The guys told me that they were trying to figure out what to do with their music— release it, shop it, archive it for awhile.  Me, I’m always for release.  For me, Son of Man, while grunge-based, was much more than genre.  I would have loved to have had access to their entire body of work.  To my knowledge, certain tracks were lost and may never be recouped.  Sigh.

Seattle, Lavacado (and Sungold, by golly) will be playing your town on Nov. 15th.  I don’t have the venue, but I will.  Stay tuned!

Steamrolled and Loving It:  The Barr Brothers, The Winterpills and The Big Bright…

Was it Yogi Berra who said it was like deja vu all over again, or was it one of those other brilliant icons from the past— Shakespeare or Einstein or maybe Patti Smith?  I have lived long enough now that I should have experience a deja or two and a few vus as well, as I did last Saturday.  When I lived in San Diego in the mid-seventies, see, I had this roommate, Rickie Lee Johnson, and Rick and I got along famously.  He is one of maybe three people in my life with whom I have never argued or wanted to punch out and that’s saying something, my personality in those days being of the gasoline can with lighted match in close proximity variety.  Rick had called and said he was headed to Portland for a conference and asked if maybe we could get together.  It might not have happened, me being more attuned to deep dank caves and frozen dinners and isolation— the perfect Petri dish for creativity (or so I like to tell myself)— but it was Rick and if I can’t pull myself out of a hole for one of the best people I know, what good am I to the world?   Come on ahead, I said, and early Saturday afternoon he called and said, voila!  I’m in town.  A quick shower and shave later, I was on the road, heading north, radio blaring and the sun in the sky.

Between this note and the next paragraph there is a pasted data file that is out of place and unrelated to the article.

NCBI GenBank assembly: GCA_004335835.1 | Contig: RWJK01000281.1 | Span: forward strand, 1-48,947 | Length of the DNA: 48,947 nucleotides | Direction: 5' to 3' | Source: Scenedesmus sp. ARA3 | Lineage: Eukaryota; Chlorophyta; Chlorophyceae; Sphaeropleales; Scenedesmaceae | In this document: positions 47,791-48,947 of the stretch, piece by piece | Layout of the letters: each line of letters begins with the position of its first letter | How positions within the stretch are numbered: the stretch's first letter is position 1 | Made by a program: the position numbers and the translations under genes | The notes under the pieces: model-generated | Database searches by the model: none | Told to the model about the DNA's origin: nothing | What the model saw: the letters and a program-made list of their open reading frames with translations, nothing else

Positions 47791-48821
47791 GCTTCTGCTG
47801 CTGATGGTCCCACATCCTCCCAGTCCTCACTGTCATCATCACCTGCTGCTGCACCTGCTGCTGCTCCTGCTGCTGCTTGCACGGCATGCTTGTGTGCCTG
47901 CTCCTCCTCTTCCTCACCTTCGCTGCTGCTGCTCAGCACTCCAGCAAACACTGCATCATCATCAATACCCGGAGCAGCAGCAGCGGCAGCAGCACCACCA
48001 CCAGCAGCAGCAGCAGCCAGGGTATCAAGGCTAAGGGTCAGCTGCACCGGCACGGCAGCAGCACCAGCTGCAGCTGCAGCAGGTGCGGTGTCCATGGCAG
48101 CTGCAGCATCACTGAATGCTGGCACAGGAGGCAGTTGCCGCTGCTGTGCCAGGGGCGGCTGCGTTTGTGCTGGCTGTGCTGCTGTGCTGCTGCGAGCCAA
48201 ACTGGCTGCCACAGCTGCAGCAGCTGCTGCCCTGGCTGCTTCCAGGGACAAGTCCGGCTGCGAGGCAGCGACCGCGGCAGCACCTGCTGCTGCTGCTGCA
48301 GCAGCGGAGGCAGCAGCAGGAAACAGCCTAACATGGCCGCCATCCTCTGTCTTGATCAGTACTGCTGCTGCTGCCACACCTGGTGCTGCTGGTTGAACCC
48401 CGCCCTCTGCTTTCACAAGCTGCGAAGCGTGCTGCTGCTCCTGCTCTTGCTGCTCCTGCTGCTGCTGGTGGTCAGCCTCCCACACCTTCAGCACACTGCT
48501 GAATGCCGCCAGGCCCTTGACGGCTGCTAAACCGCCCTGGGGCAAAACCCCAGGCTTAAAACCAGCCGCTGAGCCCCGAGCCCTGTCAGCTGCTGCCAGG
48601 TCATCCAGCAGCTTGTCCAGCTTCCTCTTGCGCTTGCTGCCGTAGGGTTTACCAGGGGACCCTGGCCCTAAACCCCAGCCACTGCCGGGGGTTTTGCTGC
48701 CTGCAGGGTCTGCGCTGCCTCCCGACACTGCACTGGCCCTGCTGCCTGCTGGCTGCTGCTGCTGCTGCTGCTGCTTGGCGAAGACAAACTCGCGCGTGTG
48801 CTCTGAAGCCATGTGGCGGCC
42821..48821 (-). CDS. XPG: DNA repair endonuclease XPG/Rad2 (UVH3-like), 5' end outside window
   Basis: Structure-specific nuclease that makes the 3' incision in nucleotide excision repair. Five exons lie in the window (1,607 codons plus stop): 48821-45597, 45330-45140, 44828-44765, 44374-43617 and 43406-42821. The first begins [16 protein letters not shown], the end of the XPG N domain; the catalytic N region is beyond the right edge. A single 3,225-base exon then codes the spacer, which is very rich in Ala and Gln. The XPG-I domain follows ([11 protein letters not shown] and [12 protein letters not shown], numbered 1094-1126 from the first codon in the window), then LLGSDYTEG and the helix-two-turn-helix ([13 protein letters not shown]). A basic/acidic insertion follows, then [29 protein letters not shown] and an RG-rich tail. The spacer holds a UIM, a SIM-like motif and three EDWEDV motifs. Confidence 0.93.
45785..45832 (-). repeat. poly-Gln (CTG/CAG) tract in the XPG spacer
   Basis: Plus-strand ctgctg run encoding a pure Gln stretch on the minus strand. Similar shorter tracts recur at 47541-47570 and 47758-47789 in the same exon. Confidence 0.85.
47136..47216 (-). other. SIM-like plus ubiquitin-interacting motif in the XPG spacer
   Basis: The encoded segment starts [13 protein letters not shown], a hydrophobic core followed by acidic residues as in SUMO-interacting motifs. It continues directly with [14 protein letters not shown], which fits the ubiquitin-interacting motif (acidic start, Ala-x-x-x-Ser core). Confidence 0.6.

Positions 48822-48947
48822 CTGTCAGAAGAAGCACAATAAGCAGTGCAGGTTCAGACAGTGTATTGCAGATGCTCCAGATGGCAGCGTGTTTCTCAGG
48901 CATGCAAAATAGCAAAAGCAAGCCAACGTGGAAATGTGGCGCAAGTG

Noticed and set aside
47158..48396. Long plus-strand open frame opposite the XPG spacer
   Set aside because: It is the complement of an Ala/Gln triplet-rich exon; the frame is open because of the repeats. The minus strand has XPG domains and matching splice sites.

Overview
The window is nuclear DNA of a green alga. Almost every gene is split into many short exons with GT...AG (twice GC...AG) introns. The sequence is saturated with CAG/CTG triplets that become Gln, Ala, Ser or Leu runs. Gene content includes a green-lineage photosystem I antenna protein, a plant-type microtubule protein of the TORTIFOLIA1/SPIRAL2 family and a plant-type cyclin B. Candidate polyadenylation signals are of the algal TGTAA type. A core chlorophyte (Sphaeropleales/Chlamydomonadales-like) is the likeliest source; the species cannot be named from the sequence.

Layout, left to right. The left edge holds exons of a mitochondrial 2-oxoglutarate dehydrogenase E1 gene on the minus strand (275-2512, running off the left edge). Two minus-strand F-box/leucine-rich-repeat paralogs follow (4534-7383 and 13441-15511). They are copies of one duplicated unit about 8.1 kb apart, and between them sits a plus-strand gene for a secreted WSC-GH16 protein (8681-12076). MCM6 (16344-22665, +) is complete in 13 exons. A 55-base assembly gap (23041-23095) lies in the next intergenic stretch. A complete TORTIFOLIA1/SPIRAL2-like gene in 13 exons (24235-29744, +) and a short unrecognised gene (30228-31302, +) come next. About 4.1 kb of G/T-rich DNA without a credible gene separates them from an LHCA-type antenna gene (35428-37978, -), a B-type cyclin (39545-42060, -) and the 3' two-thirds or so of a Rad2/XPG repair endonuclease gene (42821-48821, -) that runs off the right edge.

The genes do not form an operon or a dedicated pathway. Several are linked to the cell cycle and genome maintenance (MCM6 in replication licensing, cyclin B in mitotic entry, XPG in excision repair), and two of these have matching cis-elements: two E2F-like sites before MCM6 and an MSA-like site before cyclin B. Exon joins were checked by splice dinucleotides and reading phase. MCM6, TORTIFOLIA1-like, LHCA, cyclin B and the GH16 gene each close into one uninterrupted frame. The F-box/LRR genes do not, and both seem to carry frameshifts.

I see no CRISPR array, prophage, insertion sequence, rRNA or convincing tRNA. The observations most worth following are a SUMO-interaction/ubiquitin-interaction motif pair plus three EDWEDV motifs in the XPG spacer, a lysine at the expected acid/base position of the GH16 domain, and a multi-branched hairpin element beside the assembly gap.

I have this subscription to XM/Sirius radio which my sister and brother-in-law take care to keep current, and I listen to only a few stations— Classic Radio, a classical station, BBC, CBC3, and Canada’s The Verge (for some odd reason).  I clicked the radio on and Classic Radio was down, some repeated robotic messenger explaining that the station was not scheduled to be on the air at that time (had Mr. XM or Mr. Sirius been within striking distance, I would have run them down, me needing my radio fix for the drive).  So I channerl-surfed.  Nothing on BBC except the news which gets recycled on a constant basis and some drivel about football (soccer, to me— along with golf, a sport which was designed for Petri dishes or for people who take particular pleasure in watching paint dry), CBC was on an electronic kick (swear to God, at times on that station you can hear a whole hour of music without hearing a guitar or actual drums), the classical station was playing the typical classical (I often wonder why, with the vast amounts of composers to draw from, classical radio insists on playing the same pieces by the same composers over and over and over and over again, ad nauseum— probably the same reason community theater finds it necessary to showcase Our Town every damn year— sigh).  So I settled on The Verge because, shockingly enough, they were on a real music kick at that moment.